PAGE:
Scholars of the Greek and Roman classical tradition have sometimes seen their roles as limited to identifying the presence of that tradition in other times and places. While this sort of investigation is important for documenting the reception of the Greco-Roman legacy, its findings by themselves are not very useful tools for persuading new audiences of that legacy’s value. The simple fact that a later event or idea has occurred in recognizably similar form in a Greek or Roman context is not inevitably interesting or compelling to those who are not already interested in the subject.

That said, notions of a continuous classical tradition need not be simplistic. Sigmund Freud famously uses the city of Rome as an analogy for the human mind, in which multiple levels of historical experience (the archaic, the classical, the late antique, etc.) sit atop one another. A slightly different model, favored increasingly in the field of classical reception [2]  looks to the model of the palimpsest — a piece of material which has been written upon multiple times, the previous writing  erased to make room for new writing, yet leaving discernible traces behind. On this model, the traces of earlier texts (with their thoughts, influences, inspirations, etc.) are detectable ‘beneath’ the surface of more recent texts (i.e., in its past), but also along side them.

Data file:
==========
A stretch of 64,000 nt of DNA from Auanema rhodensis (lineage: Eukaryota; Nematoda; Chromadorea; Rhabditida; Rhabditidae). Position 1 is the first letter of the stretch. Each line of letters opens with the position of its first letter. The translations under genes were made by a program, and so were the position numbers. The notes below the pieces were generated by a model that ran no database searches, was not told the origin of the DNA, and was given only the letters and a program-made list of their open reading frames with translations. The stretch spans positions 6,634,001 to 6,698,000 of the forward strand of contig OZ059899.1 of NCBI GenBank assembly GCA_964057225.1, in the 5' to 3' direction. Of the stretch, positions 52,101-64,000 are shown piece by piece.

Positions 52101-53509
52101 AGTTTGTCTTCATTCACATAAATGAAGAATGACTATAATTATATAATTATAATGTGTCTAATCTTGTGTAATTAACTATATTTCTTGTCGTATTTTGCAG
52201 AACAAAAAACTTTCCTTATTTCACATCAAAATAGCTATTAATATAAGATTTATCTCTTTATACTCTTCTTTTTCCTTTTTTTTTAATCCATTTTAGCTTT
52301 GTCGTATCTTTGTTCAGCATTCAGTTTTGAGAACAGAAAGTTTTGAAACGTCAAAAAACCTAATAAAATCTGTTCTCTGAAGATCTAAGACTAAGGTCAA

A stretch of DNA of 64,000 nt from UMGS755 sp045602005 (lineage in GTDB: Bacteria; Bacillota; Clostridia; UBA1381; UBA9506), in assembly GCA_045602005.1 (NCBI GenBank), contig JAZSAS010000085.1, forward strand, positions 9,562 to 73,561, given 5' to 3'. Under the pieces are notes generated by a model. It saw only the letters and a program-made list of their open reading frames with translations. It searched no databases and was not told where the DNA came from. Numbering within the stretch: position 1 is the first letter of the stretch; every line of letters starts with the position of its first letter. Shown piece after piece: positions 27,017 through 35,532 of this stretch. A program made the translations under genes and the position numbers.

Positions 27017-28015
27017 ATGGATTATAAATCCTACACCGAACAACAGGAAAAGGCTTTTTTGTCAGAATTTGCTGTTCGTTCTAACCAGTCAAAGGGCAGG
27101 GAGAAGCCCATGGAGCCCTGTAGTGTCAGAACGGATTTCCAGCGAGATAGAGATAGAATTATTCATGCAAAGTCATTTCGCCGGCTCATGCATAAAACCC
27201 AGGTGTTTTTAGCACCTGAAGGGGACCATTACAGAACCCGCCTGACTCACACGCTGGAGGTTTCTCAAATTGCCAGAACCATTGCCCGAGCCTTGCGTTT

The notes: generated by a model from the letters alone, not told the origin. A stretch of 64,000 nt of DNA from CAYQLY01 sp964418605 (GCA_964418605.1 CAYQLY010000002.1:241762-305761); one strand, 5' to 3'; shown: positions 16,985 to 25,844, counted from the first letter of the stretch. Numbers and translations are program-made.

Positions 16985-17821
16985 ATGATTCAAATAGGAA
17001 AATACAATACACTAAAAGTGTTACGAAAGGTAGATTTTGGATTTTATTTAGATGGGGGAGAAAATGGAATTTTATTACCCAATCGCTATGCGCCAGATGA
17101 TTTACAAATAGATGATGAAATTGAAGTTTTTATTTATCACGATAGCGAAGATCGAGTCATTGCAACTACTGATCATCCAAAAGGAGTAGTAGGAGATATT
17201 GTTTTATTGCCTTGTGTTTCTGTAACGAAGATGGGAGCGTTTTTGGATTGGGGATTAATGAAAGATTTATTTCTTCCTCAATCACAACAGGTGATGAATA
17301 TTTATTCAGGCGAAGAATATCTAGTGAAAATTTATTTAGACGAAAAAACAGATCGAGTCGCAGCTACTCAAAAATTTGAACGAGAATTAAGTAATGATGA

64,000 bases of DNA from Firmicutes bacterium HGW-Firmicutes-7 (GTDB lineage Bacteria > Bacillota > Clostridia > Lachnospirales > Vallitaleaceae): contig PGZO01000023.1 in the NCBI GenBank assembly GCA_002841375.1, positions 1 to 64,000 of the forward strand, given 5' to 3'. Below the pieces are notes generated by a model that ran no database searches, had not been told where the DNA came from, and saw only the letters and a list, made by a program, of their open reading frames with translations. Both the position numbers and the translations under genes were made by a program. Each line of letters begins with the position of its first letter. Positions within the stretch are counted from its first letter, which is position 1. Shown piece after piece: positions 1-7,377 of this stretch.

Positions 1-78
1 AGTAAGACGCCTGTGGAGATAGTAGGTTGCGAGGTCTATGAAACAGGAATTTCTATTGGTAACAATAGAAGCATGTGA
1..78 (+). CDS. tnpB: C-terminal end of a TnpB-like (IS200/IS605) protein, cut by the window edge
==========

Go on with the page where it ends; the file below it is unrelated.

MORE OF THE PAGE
Somewhat akin to this last approach, Brailsford’s early 1900s model presents a non-vertical, non-linear model as a qualification to what he considers a cliche — that ‘nothing changes in the east’. There, so the cliche runs, history as a dynamic reality is either absent or invisible. In a sense, Brailsford introduces an important modification. History is indeed there, merely in a different configuration from what westerners are used to seeing and therefore, it is located in their blindspot. The model of centuries in co-existence acknowledges change. The past remains always present, but with an accumulation of interruptions and additions, as new centuries join the mix. Yet, this is not to say that Brailsford escapes the traditions of cultural analysis that he criticizes, or that he manages not to continue Orientalist and related Balkanist perspectives. I would argue that he does seed his model of the East with the possibility of productive transformation insofar as he reframes the question of historical change in terms of visibility to the western viewer.